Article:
Syntactic structures

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Syntactic structure is the configuration or the arrangement of the forms in a phrase so as to elicit its internal syntactic dependencies (such as government, agreement, etc).


Universal Structure

The UNLarium framework follows the X-bar approach, which postulates that all human languages share the same underlying syntactic structure, whose abstract configuration is depicted in the diagram below:

   / \
spec  XB
     / \
    XB  adjt
   / \
  X   comp

In the above:

  • X is the head, the nucleus or the source of the whole syntactic structure, which is actually derived (or projected) out of it.
  • comp (i.e., complement) is an internal argument, i.e., a word, phrase or clause which is necessary to the head to complete its meaning (e.g., objects of transitive verbs)
  • adjt (i.e., adjunct) is a word, phrase or clause which modifies the head but which is not syntactically required by it (adjuncts are expected to be extranuclear, i.e., removing an adjunct would leave a grammatically well-formed sentence)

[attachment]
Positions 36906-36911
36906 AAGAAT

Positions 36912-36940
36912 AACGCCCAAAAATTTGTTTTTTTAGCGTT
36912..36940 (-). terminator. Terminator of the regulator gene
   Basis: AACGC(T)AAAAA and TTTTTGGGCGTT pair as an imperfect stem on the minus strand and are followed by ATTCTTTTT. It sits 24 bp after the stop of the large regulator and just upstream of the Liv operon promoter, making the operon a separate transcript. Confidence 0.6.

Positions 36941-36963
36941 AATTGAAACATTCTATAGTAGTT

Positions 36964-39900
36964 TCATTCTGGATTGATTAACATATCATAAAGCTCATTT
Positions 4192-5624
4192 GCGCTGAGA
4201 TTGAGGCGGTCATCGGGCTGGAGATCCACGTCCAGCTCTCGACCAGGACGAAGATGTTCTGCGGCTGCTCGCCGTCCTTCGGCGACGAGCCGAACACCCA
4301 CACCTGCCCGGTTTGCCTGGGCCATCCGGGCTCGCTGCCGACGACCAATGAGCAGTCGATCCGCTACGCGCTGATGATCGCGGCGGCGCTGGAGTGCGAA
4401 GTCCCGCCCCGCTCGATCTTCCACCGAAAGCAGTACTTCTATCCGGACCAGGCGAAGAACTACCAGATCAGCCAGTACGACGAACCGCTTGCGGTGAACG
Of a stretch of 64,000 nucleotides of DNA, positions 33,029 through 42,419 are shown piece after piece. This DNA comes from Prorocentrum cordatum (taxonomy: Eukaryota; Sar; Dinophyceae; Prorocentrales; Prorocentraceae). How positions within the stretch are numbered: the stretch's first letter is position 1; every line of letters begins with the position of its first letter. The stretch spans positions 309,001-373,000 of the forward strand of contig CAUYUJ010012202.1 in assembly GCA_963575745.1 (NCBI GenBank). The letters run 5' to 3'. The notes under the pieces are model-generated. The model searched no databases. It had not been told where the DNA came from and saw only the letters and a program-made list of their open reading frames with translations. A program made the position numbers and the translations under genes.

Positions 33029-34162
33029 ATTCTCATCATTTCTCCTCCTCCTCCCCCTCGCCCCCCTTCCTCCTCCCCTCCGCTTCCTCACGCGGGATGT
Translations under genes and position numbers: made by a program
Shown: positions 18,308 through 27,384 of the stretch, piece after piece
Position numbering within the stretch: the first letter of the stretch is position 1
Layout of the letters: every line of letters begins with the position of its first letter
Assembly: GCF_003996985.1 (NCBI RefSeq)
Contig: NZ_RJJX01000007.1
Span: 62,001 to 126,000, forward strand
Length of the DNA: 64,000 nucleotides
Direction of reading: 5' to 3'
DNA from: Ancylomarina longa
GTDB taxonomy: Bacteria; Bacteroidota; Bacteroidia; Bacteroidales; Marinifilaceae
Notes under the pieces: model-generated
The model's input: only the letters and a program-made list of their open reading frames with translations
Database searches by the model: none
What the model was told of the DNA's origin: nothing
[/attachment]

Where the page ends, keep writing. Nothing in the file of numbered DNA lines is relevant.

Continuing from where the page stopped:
• spec (i.e., specifier) is an external argument, i.e., a word, phrase or clause which qualifies (determines) the head
  • XB (X-bar) is the general name for any of the intermediate projections derived from X
  • XP (X-bar-bar, X-double-bar, X-phrase) is the maximal projection of X.


In the UNLarium framework, syntactic structures are represented by S-rules as follows:


For simplification reasons, the same structure may be represented by four head-driven relations, as follows:

XS(head;specifier);, which describes the relation between the head of the structure and its specifier
XA(head;adjunct);, which describes the relation between the head of the structure and its adjuncts
XC(head;complement);, which describes the relation between the head of the structure and its complements
XH(head);, which describes the head of the structure

This is to say that:

XP(XB(XB(head;complement);adjunct);spec) := XS(head;specifier)XA(head;adjunct)XC(head;complement)